“I’ve been hoping and working towards getting more indigenous curriculum in university settings in general. The wonderful thing about the University of Alaska Southeast in Juneau is that — really important and really unique I’d say — is that there’s a language degree program. That’s really significant for our community and culture. I’d love to see an expansion of this cross over (get) into other forms like the visual arts as well. Visual arts is another form, another language by itself,” he said.

Galanin apprenticed under master carvers and jewelers like Will Burkhart, Louis Minard, Jay Miller, Wayne Price, and Dave Galanin. He received his BFA in jewelry design from London Guildhall University and his MFA in Indigenous Visual Arts at Massey University on New Zealand. He has been an active professional artist for more than 15 years. His work is featured in collections from around the world, places like Texas, Germany, Switzerland, and Canada. He has been in more than a dozen solo exhibitions, and even more group exhibitions. He has also received numerous awards, like the Rasmuson Individual Artist Award.

A look at the upcoming program

UAS Chancellor Rick Caulfield said the university is working in partnership with Sealaska Heritage Institute and the Institute of American Indian Arts (IAIA), located in Santa Fe, New Mexico, to provide classes in Northwest Coast Art. UAS joined SHI on a grant submitted to the U.S. Department of Education called “Northwest Coast Arts: Sharing Our Box of Treasure.”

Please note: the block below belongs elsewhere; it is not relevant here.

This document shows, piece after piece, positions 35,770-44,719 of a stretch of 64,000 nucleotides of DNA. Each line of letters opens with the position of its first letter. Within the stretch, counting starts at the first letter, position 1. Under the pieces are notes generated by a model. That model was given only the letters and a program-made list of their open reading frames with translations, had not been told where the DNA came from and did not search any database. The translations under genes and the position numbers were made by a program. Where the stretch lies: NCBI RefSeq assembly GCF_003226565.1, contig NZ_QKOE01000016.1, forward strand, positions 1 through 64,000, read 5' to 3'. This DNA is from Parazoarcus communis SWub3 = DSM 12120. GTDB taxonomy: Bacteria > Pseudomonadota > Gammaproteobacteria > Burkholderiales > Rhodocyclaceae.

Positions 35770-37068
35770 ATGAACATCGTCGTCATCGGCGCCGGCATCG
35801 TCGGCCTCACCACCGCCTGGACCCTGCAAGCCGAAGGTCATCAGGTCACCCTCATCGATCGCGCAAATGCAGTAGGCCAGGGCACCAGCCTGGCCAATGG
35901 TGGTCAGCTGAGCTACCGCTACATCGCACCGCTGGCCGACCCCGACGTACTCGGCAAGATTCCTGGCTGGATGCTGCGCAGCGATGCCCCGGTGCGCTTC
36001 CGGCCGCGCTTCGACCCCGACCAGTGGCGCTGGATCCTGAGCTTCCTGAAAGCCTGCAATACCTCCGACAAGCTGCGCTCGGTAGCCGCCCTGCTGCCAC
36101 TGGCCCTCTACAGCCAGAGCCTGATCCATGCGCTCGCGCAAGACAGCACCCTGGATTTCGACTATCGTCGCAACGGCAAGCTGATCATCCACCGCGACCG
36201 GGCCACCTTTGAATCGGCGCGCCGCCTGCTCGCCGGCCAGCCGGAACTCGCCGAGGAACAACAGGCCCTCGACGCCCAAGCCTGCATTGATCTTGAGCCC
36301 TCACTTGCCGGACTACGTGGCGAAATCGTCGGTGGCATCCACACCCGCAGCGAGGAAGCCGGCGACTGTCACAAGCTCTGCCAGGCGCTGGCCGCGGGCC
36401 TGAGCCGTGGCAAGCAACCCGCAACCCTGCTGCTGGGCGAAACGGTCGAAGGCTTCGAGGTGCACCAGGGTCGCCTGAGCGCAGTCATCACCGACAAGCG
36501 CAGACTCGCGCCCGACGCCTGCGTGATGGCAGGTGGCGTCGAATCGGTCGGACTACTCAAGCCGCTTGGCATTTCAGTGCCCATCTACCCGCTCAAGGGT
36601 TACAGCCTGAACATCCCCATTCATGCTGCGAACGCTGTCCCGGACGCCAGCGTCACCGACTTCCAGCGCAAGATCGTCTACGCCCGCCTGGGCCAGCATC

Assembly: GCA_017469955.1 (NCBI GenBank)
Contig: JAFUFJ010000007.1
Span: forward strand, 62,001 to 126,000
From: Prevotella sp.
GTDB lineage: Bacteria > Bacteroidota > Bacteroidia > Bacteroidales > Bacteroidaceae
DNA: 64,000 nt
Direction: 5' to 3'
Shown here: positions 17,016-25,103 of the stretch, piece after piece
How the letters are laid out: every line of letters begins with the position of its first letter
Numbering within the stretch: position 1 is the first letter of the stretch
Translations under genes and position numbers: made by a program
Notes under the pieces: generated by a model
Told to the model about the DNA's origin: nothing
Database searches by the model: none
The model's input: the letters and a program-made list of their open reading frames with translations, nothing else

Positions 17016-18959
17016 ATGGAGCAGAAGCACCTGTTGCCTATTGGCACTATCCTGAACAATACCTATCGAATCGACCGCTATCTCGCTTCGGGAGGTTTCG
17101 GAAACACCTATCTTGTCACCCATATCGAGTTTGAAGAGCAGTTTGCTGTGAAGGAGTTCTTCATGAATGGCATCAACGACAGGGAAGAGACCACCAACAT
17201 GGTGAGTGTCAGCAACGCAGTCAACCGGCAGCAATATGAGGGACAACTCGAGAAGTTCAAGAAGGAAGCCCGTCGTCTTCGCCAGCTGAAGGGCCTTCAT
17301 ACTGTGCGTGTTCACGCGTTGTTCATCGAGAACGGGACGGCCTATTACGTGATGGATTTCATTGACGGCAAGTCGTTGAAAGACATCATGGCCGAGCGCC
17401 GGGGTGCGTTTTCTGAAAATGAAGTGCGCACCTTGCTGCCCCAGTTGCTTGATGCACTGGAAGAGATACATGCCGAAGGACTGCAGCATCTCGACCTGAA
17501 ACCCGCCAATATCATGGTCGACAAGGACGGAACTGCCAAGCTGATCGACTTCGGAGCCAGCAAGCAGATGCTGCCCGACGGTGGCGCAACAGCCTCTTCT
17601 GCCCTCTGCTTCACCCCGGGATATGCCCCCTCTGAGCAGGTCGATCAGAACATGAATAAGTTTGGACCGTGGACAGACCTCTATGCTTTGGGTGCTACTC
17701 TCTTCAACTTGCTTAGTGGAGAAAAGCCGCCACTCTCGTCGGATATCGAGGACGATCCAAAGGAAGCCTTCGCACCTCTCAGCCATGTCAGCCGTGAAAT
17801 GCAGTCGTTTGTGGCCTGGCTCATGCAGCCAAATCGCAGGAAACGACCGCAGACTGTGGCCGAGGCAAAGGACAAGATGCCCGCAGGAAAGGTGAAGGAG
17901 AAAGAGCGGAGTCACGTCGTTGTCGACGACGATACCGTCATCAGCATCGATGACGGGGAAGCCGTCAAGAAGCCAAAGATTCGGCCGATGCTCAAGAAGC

“We now have a three year funded partnership under the leadership of Sealaska Heritage Institute that is focusing on expanding opportunities for Northwest Coast Arts at the high school and college level,” Caulfield said.

The goals for that grant, he said, are creating the two-year associate of arts program in Northwest Coast art, “expanding high school to college career pathways in Northwest Coast Arts,” and using Northwest Coast art both as a vehicle to better the college’s Alaska Native student retention and “math achievement.” They also hope, he said, to “develop a long sustainability plan to continue offering Northwest Coast Arts in the future.”

The artist in residency program is part of that push for more Northwest Coast Arts. Caulfield said Galanin and SHI will help identify other artists who are willing and able to be involved in the program. As of now, there are no other artists lined up for the residency after Galanin, as the grant has just recently been approved.

The new program might be ready sometime in the 2018/19 academic year, but there are no definite dates as of yet, Caulfield said. However, he does know that UAS plans to offer Northwest Coast art and indigenous language classes to non-credit seeking students at a reduced rate, just as it currently offers Tlingit language classes at a reduced rate.

For more information on Northwest Coast Art classes, call (907) 796-6100.

Clara Miller is a staff writer for Capital City Weekly. She can be reached at clara.miller@capweek.com.